Relevant Classics: Fela Kuti – Expensive Sh*t
Fela Anikulapo Kuti (15 October 1938 2 August 1997), or simply Fela, was a Nigerian multi-instrumentalist musician and composer, pioneer of Afrobeat music, human rights activist, and political maverick.
Expensive Shit is the twelfth full-length album by Afrobeat pioneer Fela Kuti. It is considered to be one of his best albums, and was ranked #78 on Pitchfork Media’s “Top 100 Albums of the 1970s”. The title of the album refers to an incident in which the Nigerian police tried to arrest Kuti by planting a joint on him. Kuti managed to eat the joint which prompted the police to bring him into custody and try to wait for him to produce the excrement. According to legend he managed to use another inmate’s feces and was eventually released.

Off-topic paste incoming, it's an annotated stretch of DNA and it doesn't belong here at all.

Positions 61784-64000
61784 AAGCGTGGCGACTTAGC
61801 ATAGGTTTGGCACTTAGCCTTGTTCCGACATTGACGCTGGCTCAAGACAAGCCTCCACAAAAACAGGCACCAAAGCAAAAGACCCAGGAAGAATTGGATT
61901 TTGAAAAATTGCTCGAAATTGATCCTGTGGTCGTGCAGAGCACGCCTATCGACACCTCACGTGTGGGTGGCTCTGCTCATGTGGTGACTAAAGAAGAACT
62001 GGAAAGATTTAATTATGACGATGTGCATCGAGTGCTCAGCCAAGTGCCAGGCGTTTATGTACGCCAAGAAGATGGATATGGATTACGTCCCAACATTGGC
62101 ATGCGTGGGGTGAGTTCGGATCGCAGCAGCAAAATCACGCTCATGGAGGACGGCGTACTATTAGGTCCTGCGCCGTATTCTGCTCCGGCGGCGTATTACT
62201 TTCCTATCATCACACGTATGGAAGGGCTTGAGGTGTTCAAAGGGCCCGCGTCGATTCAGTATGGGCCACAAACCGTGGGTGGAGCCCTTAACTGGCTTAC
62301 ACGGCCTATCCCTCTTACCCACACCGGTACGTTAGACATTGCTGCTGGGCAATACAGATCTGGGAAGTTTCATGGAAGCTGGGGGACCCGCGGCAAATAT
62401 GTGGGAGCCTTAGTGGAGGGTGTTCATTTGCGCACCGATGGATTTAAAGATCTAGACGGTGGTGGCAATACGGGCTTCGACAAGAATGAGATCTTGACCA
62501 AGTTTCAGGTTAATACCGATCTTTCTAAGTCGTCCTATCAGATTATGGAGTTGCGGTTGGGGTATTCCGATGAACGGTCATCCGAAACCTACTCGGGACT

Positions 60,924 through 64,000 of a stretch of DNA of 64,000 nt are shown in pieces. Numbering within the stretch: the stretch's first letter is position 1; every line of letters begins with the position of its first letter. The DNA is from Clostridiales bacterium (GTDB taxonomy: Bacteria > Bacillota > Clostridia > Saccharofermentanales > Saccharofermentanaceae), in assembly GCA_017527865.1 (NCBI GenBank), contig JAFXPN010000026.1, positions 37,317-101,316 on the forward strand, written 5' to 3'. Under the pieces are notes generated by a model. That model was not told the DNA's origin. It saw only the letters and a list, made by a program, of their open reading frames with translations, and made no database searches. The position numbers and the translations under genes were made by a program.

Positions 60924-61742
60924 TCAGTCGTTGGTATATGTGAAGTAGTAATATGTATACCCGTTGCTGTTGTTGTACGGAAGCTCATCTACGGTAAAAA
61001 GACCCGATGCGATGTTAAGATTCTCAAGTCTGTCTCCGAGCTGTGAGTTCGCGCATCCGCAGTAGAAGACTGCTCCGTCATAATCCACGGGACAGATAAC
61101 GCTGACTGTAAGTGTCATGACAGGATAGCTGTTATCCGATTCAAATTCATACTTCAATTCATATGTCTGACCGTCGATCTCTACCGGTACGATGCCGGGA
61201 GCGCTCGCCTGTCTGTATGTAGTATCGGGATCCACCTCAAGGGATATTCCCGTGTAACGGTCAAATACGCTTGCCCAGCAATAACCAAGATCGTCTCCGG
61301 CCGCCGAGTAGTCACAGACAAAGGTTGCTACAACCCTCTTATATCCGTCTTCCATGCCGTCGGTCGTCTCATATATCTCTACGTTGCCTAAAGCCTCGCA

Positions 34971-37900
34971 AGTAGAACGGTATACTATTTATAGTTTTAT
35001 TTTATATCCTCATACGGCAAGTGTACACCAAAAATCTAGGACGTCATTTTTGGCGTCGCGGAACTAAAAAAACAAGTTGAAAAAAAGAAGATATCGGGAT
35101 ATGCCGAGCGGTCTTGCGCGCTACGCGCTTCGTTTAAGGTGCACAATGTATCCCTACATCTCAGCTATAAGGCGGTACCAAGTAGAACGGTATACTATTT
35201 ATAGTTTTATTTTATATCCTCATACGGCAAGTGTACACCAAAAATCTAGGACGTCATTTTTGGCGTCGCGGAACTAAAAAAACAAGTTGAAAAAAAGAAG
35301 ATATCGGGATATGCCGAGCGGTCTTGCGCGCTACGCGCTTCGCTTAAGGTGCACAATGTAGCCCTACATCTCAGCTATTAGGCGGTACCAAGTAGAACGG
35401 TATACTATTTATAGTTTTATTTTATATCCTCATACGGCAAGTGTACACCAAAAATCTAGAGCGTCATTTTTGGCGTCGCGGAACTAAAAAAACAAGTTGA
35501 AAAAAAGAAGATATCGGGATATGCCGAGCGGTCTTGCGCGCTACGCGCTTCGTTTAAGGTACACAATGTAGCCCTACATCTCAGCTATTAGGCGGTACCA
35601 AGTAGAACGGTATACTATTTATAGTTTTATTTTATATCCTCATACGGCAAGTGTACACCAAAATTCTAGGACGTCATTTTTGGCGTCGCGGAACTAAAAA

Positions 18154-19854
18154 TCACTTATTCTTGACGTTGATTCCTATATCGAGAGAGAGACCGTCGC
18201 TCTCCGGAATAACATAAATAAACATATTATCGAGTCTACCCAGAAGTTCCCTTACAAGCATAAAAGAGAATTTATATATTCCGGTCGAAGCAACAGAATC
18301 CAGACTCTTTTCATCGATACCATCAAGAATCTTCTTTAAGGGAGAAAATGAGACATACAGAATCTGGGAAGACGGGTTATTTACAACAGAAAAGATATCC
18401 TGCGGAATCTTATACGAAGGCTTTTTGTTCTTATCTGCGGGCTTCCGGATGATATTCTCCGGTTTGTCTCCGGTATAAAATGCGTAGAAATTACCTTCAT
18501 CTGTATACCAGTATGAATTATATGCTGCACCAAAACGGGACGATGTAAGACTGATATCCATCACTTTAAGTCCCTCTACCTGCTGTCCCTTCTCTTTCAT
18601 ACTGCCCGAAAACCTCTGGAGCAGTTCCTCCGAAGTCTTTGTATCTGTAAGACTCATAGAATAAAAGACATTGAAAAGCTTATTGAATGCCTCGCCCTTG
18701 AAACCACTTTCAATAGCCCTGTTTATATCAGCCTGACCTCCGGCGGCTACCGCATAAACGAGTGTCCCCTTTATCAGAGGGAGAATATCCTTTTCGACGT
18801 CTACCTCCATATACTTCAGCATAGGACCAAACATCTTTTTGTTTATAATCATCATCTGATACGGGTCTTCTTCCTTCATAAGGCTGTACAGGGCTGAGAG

The musical style performed by Fela Kuti is called Afrobeat, which is essentially a fusion of jazz, funk, psychedelic rock, and traditional African chants and rhythms. It is characterized by having African-style percussion, vocals, and musical structure, along with jazzy, funky horn sections. The endless groove is also used, in which a base rhythm of drums, shekere, muted guitar, and bass guitar are repeated throughout the song. His band was notable for featuring two baritone saxophones, whereas most groups using this instrument only use one. This is a common technique in African and African-influenced musical styles, and can be seen in funk and hip-hop. Some elements often present in Felas music are the call-and-response within the chorus and figurative but simple lyrics. Felas songs were almost always over 10 minutes in length, some reaching the 20- or even 30-minute marks, while some unreleased tracks would last up to 45 minutes when performed live. This was one of many reasons that his music never reached a substantial degree of popularity outside of Africa. His songs were mostly sung in Nigerian pidgin, although he also performed a few songs in the Yoruba language. Felas main instruments were the saxophone and the keyboards, but he also played the trumpet, guitar, and took the occasional drum solo. Fela refused to perform songs again after he had already recorded them, which also hindered his popularity outside Africa. Fela was known for his showmanship, and his concerts were often quite outlandish and wild. He referred to his stage act as the Underground Spiritual Game.